Still, there’s no one quite like Oprah. Check out some of the most meaningful, heartfelt conservations you’ve ever heard with hundreds of African American women in Black Women OWN the Conversation, the Emmy-winning series brought to you by OZY and the Oprah Winfrey Network.
‘The Carlos Watson Show’ Holidays
We’re getting into our pajamas, opening a bottle of wine and settling in on the sofa for a girls’ night in with some of our favorite episodes of The Carlos Watson Show. Watch Jemele Hill, Cari Champion and Chelsea Handler. Care to join us? Enjoy.
Green juices, lemon-cayenne water, vinegar shots: there’s no limit to what we’ll drink in the name of self-care. But our pets need high-quality meals to be happy and healthy too. Spot & Tango’s cooked-to-order Fresh Recipes are personalized to suit your dog’s exact needs and are made from locally sourced ingredients. What are you waiting for? Start your dog’s wellness journey now!
Something’s clearly wrong when record unemployment can coexist with a company touching a $3 trillion value for the first time. You likely won’t agree with some or all of these controversial proposals. But it’ll take bold ideas to fix economics.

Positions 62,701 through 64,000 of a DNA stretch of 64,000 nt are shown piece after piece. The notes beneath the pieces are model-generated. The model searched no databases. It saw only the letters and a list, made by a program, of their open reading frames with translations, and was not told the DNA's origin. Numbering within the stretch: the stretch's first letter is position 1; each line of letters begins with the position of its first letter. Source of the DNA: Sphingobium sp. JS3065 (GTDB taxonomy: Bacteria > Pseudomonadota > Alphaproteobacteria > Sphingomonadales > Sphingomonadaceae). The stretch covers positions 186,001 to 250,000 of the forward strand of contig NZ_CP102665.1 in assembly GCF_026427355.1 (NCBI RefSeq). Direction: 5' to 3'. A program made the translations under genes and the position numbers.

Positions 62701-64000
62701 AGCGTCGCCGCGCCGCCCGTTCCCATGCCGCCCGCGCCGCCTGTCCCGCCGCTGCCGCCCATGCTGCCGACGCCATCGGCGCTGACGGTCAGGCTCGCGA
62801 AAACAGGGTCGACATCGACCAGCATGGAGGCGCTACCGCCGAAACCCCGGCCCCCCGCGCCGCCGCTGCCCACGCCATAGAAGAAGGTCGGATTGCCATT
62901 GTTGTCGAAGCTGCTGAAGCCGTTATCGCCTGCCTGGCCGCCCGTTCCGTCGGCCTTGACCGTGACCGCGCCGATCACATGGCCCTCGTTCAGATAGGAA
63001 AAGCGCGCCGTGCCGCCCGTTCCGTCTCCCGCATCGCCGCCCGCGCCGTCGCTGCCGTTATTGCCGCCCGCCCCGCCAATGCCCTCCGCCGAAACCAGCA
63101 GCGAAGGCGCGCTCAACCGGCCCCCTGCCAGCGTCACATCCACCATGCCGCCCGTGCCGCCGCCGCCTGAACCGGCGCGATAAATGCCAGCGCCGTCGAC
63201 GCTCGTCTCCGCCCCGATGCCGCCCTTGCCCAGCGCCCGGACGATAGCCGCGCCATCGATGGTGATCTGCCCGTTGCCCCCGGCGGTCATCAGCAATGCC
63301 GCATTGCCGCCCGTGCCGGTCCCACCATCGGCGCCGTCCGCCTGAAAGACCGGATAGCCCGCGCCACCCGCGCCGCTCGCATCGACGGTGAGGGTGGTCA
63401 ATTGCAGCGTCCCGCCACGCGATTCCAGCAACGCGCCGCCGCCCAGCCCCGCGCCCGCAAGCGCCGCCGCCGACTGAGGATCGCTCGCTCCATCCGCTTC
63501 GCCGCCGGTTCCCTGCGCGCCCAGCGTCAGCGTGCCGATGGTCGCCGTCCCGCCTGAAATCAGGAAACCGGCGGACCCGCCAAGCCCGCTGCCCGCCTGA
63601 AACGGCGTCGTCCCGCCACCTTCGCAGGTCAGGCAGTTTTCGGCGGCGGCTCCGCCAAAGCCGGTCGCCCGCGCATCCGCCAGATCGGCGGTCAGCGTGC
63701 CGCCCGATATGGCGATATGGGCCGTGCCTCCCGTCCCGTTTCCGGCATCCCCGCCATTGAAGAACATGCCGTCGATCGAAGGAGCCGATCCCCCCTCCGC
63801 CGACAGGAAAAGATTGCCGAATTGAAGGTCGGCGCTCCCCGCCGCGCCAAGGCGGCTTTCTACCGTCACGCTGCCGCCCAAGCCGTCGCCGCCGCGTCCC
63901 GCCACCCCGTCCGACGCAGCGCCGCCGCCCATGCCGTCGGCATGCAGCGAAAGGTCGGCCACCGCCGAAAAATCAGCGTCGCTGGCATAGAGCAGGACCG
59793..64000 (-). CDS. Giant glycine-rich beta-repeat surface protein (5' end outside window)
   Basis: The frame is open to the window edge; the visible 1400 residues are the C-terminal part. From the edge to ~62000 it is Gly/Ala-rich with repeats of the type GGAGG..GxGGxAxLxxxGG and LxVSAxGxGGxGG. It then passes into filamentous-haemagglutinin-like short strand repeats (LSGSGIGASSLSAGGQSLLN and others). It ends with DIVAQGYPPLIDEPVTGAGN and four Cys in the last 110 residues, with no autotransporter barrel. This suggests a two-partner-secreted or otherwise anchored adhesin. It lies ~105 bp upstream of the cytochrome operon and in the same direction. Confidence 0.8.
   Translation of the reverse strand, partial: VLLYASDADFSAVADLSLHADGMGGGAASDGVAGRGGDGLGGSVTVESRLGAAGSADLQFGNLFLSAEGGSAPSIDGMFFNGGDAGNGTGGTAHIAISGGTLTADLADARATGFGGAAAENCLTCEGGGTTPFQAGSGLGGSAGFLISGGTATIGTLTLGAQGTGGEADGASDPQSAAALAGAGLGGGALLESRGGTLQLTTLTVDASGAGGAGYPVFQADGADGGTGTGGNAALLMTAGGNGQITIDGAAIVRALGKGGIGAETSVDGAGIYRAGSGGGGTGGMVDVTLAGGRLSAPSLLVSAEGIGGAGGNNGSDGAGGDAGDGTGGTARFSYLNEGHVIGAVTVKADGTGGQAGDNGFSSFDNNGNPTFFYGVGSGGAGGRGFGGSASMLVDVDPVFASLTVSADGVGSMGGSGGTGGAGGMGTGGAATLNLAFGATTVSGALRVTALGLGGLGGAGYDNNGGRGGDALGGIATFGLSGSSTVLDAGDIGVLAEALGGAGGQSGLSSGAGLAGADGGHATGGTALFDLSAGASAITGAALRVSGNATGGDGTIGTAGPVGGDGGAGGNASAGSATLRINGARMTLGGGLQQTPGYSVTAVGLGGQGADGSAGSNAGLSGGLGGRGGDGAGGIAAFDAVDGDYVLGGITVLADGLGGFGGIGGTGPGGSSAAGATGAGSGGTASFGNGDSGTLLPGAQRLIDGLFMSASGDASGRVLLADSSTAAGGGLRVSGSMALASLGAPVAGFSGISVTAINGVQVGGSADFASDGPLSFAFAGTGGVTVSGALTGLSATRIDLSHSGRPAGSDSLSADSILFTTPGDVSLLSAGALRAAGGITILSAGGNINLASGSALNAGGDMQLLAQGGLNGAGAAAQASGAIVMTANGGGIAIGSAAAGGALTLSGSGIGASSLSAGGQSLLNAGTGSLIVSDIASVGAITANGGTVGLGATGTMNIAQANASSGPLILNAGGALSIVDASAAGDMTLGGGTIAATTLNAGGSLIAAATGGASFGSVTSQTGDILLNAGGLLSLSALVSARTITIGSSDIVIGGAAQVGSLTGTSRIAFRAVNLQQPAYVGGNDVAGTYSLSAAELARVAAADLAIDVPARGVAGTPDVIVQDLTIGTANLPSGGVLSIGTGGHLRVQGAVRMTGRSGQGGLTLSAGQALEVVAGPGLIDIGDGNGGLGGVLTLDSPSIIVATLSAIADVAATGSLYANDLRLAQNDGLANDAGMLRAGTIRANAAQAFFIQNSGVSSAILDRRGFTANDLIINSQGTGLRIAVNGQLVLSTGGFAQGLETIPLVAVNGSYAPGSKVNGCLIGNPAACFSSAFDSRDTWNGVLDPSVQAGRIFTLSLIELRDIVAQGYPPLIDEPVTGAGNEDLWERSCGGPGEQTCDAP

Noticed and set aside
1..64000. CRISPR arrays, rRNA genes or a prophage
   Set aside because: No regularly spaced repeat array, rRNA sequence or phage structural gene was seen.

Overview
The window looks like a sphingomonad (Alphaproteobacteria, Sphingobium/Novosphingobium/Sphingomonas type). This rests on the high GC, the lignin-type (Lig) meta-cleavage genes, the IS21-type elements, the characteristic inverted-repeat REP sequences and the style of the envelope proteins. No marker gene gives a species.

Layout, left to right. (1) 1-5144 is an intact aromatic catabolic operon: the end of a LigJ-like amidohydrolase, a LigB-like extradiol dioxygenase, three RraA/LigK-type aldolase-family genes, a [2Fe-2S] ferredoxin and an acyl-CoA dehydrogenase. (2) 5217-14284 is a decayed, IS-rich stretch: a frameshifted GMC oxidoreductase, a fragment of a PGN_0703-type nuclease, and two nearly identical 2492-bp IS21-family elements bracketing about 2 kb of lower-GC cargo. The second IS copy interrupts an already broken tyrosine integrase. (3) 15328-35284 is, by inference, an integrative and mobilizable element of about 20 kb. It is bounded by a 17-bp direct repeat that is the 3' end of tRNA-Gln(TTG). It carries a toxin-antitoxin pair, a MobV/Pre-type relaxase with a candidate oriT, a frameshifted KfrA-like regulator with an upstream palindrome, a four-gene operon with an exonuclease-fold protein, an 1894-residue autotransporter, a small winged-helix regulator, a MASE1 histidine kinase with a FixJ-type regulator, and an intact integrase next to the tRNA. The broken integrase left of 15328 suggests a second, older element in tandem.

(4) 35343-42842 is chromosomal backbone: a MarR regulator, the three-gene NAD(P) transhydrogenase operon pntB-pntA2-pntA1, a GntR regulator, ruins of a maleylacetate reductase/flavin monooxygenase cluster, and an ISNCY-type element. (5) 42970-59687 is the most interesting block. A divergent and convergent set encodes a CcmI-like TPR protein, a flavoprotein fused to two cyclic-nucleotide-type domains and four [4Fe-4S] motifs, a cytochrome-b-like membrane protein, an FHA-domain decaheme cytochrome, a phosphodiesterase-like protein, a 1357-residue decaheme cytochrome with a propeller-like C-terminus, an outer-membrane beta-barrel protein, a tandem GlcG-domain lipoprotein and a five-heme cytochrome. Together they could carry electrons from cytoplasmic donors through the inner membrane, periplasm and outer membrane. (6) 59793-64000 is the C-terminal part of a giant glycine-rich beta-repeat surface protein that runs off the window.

Imagine you have a $100 bill and serially toss a coin. Your money grows 50 percent each time it lands on heads, and shrinks 40 percent when it’s tails. Since there’s a 50 percent chance of each flip being heads, economics tells you this is a great deal. But in reality you’re guaranteed to lose money if the coin falls on heads and tails equally. (Try it with an equal number of heads and tails!) That’s the kind of flawed math that’s at the core of economics, argues top British physicist Ole Peters, as he leads a growing movement to upend 300 years of economic theory. He’s finding support from luminaries like Nassim Nicholas Taleb and Michael Mauboussin.